HSRG hopes that passengers will switch from air to rail travel
Pyramid schemes: a look into Egypt’s megaprojects
A new report offers an explanation of how expanding the national high-speed rail network will encourage the transfer of passengers from air to rail, as Jasleen Mann explains.
new report, called 'How to win air travellers to rail' by Greengauge 21, commissioned by High-Speed Rail Group (HSRG), has been published.
Greengauge 21 is an umbrella involving parties with interest in a high-speed rail network, which debates the merits of alternative routes, technologies, implementation strategies, and benefits.
Jim Steer, author of the report and HSRG board director, says: “By considering pre-HS2 and post-HS2 timescales and the geographies within Britain and between Britain and the continent of Europe, it becomes increasingly clear the essential role high-speed rail will play in facilitating this shift.
“Imagine being able to start a journey in Manchester or Birmingham, and through the proper integration of high-speed rail services, being able to make a journey to Amsterdam: today this is an airline market of 2.1 million passengers per annum. Imagine the convenience of rail and the significant carbon savings to be made.”
Brightline senior vice president, corporate affairs, Ben Porritt
Capturing the London–Edinburgh market
Passengers favouring rail travel over air travel is a significant contribution to the journey towards achieving net-zero. HSRG aims to encourage this passenger behaviour on a larger scale through the expansion and integration of the national high-speed rail network.
In order to achieve this, the plausibility of limited-stop/long-distance rail services is being explored. Additionally, HS2 capacity to turbocharge modal shift will be utilised and as more international travellers move to rail, it is hoped that Britain’s two high-speed rail networks will be connected properly.
A key aspect of encouraging passengers to choose rail is a high level of comfort at competitive prices. According to the report, London to Scotland accounts for 57% of domestic air travellers.
An example of this is open access operator Lumo trialling services with competitive prices for London to Edinburgh. There are no stops between Newcastle and Stevenage, with fares being offered from £19.90 ($23.57).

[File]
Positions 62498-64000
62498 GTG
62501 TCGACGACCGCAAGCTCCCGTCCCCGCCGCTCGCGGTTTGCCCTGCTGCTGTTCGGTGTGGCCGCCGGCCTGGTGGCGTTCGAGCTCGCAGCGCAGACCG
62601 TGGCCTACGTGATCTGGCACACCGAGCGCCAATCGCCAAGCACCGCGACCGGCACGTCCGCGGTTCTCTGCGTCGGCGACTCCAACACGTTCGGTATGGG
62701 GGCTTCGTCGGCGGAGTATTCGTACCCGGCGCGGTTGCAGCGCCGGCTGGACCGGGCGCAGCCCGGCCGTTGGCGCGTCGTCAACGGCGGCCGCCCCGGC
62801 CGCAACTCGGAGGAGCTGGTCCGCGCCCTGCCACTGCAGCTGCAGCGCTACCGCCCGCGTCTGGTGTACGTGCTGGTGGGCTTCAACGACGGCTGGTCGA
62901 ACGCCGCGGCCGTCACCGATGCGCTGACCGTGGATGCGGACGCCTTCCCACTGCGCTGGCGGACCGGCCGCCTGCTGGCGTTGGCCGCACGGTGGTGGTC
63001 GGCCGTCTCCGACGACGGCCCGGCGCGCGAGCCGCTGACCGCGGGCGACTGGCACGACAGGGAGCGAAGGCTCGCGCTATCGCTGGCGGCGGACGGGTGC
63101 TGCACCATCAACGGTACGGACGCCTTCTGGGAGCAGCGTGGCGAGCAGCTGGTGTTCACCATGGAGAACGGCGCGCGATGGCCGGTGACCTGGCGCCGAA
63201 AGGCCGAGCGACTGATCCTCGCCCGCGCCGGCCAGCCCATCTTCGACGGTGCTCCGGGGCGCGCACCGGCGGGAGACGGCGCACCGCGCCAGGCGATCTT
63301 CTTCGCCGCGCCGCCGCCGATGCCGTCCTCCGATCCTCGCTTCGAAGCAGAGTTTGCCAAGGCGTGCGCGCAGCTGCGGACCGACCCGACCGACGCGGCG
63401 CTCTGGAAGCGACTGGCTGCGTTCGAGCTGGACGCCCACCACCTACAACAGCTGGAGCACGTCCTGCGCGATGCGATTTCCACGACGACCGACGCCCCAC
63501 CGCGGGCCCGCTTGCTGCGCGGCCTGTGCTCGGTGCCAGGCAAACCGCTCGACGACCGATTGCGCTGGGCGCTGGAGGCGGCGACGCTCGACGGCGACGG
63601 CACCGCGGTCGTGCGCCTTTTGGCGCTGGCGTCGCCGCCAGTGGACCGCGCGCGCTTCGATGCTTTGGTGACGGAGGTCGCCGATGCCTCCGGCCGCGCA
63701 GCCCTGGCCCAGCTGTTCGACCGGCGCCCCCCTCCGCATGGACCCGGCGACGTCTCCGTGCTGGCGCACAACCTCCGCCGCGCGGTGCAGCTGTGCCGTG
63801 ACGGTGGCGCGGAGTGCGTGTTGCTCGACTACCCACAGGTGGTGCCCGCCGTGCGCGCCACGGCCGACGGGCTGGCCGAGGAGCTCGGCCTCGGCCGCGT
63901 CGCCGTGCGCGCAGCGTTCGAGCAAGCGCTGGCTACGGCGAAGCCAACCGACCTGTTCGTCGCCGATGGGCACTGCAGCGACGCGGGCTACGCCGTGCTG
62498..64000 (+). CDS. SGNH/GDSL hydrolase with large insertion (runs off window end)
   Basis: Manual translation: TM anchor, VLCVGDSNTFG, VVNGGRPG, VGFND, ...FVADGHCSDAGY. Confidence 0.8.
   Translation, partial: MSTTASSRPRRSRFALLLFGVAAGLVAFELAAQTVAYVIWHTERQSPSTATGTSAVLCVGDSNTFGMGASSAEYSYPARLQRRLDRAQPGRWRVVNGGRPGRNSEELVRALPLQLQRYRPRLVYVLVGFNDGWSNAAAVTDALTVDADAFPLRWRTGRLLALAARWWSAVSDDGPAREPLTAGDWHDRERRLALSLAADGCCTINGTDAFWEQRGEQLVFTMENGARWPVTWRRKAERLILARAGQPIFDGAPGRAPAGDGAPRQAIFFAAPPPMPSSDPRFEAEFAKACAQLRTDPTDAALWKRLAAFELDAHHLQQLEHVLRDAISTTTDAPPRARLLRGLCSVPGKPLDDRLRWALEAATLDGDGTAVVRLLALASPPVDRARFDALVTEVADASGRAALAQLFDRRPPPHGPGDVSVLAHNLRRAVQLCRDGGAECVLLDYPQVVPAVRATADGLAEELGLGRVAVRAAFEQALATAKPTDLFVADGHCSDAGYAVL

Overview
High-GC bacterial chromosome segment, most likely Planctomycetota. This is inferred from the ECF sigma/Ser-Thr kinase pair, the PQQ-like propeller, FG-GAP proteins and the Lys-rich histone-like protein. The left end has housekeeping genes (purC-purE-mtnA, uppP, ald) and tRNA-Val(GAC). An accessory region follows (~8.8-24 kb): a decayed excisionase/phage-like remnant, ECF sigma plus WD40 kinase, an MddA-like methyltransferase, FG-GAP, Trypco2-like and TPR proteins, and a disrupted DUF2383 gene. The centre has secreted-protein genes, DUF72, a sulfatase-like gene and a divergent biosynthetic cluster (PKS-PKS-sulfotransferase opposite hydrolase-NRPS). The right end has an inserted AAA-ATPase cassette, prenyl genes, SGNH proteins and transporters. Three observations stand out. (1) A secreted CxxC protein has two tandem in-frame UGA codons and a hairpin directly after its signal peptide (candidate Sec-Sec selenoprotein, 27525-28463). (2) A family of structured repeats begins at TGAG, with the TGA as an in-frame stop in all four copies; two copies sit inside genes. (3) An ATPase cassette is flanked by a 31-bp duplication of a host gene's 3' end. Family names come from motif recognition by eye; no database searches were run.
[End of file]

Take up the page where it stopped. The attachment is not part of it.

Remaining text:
It is hoped that this concept will be expanded, but until HS2 is in operation it is unlikely that more rail services or quicker rail services to and from London will be in place. For example, it is only HS2 that is expected to cut the London–Glasgow/Edinburgh journey from 4 hours 20 minutes to 3 hours 38 minutes.
In addition, improvements to the West Coast Main Line will also allow HS2 journey times such as the Birmingham-Glasgow journey to improve from 4 hours 45 minutes to 3 hours 20 minutes.
Additional routes could capture air travellers
Current journeys are slow, and it has been suggested that avoiding stations on congested parts of the network could make a significant difference. HS2 will provide quicker journeys and limited-stop services. quicker journeys and provide capacity for additional limited-stop services.
HS2 will improve travel between London and Scotland by train, reducing the journey time by nearly an hour as trains will run at 225 mph as opposed to 125mph. A Union Connectivity Review suggested that these railway upgrades could allow rail to win 75% of AngloScottish passengers.
In addition, journeys between Manchester and Birmingham can now avoid the gap between Euston and St Pancras stations, allowing passengers to go directly to border controls at HS1 stations. The current airline market of Manchester/Birmingham to Amsterdam is 2.1 million passengers each year or 2,900 each day.
Ultimately, the report suggests that the transfer of all British domestic mainland airline passengers to rail would fill around 20 trains per day each way. Services could also be expanded to cities within 1,000km such as Berlin, Zurich, and Barcelona.
Our intermodal option makes a lot of sense as airlines can remain competitive and contribute to an environmentally friendly strategy.
Following last year’s battery-powered locomotive pilot, BNSF is looking at the viability of biofuels in partnership with Wabtec. Credit: BNSF
Main image: A BNSF Railway freight train snakes along the Clark Fork River near Thompson Falls, MT. Credit: Drew Halverson | Shutterstock